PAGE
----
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Research (Published online: 11-12-2015)

2. Flow cytometry based profiling of leukocytes: A new method for diagnosis of tropical theileriosis in crossbred cattle - Ramesh B. Jagtap, Amit Gupta and Sushama R. Chaphalkar

Veterinary World, 8(12): 1379-1385



   doi: 10.14202/vetworld.2015.1379-1385


Ramesh B. Jagtap: Department of Virology and Immunology, Vidya Pratishthan’s School of Biotechnology, Baramati, Pune, Maharashtra, India;

Amit Gupta: Department of Virology and Immunology, Vidya Pratishthan’s School of Biotechnology, Baramati, Pune, Maharashtra, India;

Sushama R. Chaphalkar: Director, Vidya Pratishthan’s School of Biotechnology, Baramati, Pune, Maharashtra, India;


Received: 13-06-2015, Revised: 14-10-2015, Accepted: 25-10-2015, Published online: 11-12-2015


Corresponding author: Ramesh B. Jagtap, e-mail:

Citation: Jagtap RB, Gupta A, Chaphalkar SR (2015) Flow cytometry based profiling of leukocytes: A new method for diagnosis of tropical theileriosis in crossbred cattle, Veterinary World 8(12): 1379-1385

Aim: In India, dairy industries are important for the livelihood of small scale farmers and dairy owners. Tropical theileriosis, mostly affecting dairy cattle and buffaloes is a major threat to dairy and related industries. Tropical theileriosis is caused by Theileria annulata, a hemoprotozoan parasite transmitted by Ixodid ticks of Hyalomma spp. In the present study, we examined the clinical signs, hematological parameters and flow cytometric profile of whole blood in 30 theileriosis affected crossbred cattle. The aim of our study is to analyze, in comparison with clinical and hematological diagnosis, whether flow cytometry based profiling of leukocytes could be used as better, quick and alternative method for diagnosis and screening of bovine tropical theileriosis in crossbred cattle.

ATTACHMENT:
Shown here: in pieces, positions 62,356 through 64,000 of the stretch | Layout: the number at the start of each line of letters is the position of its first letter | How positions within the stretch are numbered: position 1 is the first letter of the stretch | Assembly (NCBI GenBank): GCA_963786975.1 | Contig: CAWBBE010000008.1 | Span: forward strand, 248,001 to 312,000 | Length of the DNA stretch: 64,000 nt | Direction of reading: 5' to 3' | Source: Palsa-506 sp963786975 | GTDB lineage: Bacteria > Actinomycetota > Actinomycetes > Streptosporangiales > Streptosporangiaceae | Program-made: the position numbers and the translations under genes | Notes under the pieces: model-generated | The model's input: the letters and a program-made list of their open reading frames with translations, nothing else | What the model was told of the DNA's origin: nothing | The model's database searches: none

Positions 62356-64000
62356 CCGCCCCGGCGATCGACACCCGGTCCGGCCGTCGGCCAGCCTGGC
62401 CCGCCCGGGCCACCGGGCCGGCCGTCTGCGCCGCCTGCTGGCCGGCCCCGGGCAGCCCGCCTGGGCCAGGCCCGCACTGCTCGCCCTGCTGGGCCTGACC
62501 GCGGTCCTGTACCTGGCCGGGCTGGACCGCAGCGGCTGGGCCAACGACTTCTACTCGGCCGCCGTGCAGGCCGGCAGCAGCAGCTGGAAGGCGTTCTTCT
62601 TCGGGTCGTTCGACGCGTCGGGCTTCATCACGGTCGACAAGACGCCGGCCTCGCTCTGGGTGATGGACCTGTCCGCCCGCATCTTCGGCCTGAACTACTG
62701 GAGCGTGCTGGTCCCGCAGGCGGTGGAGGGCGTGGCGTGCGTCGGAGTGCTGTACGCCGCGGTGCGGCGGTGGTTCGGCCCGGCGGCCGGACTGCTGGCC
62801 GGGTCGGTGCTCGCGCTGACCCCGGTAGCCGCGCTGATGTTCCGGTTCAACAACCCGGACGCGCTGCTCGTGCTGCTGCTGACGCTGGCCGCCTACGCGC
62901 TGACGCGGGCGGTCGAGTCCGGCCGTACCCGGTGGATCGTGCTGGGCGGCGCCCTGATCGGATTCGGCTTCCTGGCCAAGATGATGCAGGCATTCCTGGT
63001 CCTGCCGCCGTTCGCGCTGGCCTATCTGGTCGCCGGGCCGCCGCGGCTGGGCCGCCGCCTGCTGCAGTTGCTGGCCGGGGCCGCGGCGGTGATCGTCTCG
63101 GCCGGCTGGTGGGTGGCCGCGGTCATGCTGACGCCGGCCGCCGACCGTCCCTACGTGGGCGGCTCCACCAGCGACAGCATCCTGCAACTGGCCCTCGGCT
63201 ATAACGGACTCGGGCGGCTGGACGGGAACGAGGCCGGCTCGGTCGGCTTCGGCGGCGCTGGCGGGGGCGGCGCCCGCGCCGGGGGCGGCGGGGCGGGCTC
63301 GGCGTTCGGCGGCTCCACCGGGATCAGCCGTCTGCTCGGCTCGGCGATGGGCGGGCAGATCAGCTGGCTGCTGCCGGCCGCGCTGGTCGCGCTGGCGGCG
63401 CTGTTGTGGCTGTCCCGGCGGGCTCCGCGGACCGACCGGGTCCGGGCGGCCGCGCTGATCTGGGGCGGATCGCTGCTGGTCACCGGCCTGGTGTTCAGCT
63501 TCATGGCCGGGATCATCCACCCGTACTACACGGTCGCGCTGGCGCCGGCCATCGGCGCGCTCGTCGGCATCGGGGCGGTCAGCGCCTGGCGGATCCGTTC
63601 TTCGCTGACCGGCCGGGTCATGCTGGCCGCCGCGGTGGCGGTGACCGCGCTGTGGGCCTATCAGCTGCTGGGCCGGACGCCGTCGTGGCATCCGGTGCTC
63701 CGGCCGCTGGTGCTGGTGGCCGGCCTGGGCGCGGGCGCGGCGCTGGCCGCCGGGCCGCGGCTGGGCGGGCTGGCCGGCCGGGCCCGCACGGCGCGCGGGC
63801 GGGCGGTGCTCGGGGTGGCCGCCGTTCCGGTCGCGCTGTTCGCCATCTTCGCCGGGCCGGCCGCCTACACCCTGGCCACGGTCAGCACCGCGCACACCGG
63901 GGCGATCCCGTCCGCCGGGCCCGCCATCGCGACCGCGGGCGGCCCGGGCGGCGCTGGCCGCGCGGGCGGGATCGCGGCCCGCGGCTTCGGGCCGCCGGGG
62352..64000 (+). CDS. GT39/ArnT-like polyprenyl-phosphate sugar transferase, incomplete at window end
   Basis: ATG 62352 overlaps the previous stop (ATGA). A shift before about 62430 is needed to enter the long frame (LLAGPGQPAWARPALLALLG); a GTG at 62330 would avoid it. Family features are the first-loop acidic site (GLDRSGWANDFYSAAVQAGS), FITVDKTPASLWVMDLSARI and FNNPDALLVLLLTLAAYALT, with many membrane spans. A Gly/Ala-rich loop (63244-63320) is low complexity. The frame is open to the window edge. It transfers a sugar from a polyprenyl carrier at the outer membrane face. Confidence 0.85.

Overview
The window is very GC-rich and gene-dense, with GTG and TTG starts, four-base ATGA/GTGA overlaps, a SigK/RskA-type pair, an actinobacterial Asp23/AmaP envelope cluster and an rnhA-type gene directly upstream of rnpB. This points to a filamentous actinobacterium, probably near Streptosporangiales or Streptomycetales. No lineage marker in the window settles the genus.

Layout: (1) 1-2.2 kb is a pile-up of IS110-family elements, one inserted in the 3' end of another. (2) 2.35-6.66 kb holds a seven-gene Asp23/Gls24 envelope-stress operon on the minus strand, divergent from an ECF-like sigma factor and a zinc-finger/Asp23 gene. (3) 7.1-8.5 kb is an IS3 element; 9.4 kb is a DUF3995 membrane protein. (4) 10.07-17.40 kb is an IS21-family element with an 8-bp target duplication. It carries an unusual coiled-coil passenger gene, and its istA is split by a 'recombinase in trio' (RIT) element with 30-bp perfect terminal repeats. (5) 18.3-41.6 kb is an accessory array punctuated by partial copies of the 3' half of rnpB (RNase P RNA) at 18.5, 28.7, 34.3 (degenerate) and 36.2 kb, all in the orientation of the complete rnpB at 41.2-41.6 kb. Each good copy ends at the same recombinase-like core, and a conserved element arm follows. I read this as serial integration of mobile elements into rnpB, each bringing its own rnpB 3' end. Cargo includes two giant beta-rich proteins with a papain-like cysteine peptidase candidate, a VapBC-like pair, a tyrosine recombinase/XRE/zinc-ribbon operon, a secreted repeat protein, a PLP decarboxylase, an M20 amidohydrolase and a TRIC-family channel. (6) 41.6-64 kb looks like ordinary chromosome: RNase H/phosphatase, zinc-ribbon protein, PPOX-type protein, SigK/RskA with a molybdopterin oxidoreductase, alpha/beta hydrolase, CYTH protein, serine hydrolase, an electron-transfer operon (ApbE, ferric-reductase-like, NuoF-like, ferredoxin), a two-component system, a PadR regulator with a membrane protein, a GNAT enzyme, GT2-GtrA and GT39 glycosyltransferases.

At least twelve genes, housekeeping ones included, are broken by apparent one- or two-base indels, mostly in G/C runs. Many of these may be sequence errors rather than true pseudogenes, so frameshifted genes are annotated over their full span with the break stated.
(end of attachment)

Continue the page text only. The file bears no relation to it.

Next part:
Materials and Methods: In this study, we screened parasites in 30 peripheral blood samples from clinical cases of theileriosis by Giemsa’s staining technique in crossbred cattle. Hematological analysis was done to estimate hemoglobin (Hb) content, total red blood cell (RBC) count, total leukocyte count and differential leukocyte count. Further, flow cytometric analysis of whole blood was carried out to study leukocytes profile in affected cattle.

Results: Microscopic examination of stained blood films revealed the presence of piroplasms in erythrocytes and schizonts in lymphocytes. Hematological examination revealed significant (p<0.05) decrease of Hb percent (Hb %), reduced total RBC and total leukocytes, lymphocytosis, eosinopenia, and neutropenia compared to that of apparently healthy cattle. Flow cytometric profiling of leukocytes revealed the severe effect on shape, size, and granularity of leukocytes, marked decrease in granulocytes and 3-5 fold increase in lymphocytes count compared to clinically healthy cattle. Thus, in both methods, namely conventional and flow cytometric analysis, marked lymphocytosis and decrease in other blood cell counts were observed compared to clinically healthy cattle.

Conclusions: From results, it can be concluded that though conventional staining techniques and hematology are efficient in diagnosis of theileriosis, leukocytes profiling based on flow cytometry combined with clinical examination could be a quick, novel and alternative method for diagnosis and screening of clinical tropical theileriosis in crossbred cattle. Thus, there is potential to offer a flow cytometry based diagnostic service for tropical theileriosis in crossbred cattle.

Keywords: clinical examination, flow cytometry, hematology, lymphocytosis, Theileria annulata.

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